A question came in to us recently about the right electrically conductive plastic for pressure sensors, which we felt was worth answering publicly.
The minimum thickness suitable for pressure sensors is 4mil, but the 6-mil and 8-mil thicknesses are more common for pressure sensors.
Question for Pressure Sensors
The question that was asked was from a designer that was designing a fairly large pressure mat with a sensor matrix. He was trying to figure out the min/max/typical sheet resistance for our MVCF and VCF (Mid-Level Conductive Film vs Low-Level Conductive Film) products. The website and the datasheets have conflicting information. Also, he would also like to know what the variability of sheet resistance in a single roll is. Would the variability be lower when using thicker films?
Answer for Pressure Sensors
Although, we are a little embarrassed to admit it, he was right. Over the past 6 months, we have been updating and rec-classifying our range of volume-conductive sheeting. The reason for this is because our customers have asked for more specific conductivity ranges with tighter tolerances. You can read the post here that talks about tighter specifications on LINQSTAT volume-conductive plastic for more details.
As a result of this, we have just updated our LINQSTAT Conductive Plastic Sheeting Overview page, which has the most current information. All the information on the website and in the technical datasheets has been updated to reflect this information.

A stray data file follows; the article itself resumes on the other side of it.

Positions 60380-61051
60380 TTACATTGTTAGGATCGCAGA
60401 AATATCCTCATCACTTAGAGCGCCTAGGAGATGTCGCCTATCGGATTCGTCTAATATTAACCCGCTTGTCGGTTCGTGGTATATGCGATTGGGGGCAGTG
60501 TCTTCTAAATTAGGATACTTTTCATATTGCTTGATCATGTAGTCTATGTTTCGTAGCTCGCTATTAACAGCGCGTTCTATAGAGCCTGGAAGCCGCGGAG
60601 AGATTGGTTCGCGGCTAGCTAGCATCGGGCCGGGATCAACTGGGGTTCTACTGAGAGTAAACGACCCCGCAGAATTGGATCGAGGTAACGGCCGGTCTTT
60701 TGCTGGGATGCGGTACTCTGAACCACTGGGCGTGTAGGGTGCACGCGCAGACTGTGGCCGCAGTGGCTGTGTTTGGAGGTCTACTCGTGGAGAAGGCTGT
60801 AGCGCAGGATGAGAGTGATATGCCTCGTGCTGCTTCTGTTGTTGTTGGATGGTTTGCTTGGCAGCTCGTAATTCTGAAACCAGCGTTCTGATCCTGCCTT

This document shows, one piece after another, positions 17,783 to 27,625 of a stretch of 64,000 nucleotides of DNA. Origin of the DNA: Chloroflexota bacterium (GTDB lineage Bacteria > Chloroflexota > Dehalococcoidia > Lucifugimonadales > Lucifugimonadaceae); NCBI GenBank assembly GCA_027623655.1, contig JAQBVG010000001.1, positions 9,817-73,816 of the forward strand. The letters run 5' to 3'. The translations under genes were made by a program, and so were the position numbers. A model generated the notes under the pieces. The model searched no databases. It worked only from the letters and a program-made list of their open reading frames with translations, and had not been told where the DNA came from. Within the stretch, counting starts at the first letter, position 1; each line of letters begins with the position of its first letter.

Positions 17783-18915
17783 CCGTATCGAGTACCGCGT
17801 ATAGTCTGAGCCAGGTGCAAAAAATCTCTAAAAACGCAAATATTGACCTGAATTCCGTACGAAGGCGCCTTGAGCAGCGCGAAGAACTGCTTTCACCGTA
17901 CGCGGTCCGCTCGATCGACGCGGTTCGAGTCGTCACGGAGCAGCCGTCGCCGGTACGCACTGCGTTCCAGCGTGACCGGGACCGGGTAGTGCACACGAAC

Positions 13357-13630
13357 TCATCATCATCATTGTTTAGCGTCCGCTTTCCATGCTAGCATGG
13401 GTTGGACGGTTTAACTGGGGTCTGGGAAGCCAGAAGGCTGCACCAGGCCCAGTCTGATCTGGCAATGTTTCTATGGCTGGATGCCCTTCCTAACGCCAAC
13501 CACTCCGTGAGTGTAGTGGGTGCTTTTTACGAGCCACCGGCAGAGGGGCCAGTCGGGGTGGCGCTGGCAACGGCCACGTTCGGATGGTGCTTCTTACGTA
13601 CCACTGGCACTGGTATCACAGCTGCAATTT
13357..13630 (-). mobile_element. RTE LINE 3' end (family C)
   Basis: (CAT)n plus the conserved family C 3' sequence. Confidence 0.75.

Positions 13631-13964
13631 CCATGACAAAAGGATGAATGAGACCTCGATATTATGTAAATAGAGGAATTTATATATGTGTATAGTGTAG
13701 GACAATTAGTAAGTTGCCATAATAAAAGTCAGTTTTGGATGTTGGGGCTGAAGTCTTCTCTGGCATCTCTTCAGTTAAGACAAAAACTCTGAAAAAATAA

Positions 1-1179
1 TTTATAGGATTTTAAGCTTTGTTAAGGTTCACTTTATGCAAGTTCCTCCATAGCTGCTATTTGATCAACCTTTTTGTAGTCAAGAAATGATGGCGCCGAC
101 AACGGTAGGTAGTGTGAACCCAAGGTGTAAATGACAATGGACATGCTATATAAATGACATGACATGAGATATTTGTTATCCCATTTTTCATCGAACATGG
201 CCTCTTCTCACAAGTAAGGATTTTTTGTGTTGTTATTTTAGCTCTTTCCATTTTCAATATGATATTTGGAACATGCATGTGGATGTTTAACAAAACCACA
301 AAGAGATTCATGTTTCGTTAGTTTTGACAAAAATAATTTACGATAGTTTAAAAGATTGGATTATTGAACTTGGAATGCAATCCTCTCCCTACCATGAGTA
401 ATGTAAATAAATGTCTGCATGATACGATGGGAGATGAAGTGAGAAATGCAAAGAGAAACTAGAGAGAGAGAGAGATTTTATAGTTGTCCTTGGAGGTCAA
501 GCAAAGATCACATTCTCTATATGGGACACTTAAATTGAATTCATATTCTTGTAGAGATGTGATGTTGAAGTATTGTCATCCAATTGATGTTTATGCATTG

As far as the variability goes, it is about 10% roll-to-roll due to the distribution of conductive filler, but is independent of the thickness. (the volume resistivity however is of course thickness dependent). Where the thickness plays a role and is particularly important for pressure sensor applications. The thinner sheets are less sensitive to pressure changes than the thicker ones (because essentially by reducing the thickness, you increase the conductivity). The minimum thickness suitable for pressure sensors is 4mil, but the 6-mil and 8-mil thicknesses are more common for pressure sensors.
I am not sure whether you need the 50,000 ohms per square or 10,000 ohms per square product for your application, but typically the larger the pressure sensor, the less conductive the film needs to be. You could still use the more-conductive material, but then you are paying for conductivity that you don’t necessarily require.
CAPLINQ is a specialty plastics supplier offering a range of LINQSTAT branded conductive materials including our broad range of electrically conductive plastics and antistatic tapes and films. If you have any questions, please don’t hesitate to contact us if you have further questions on using conductive plastic for pressure sensors.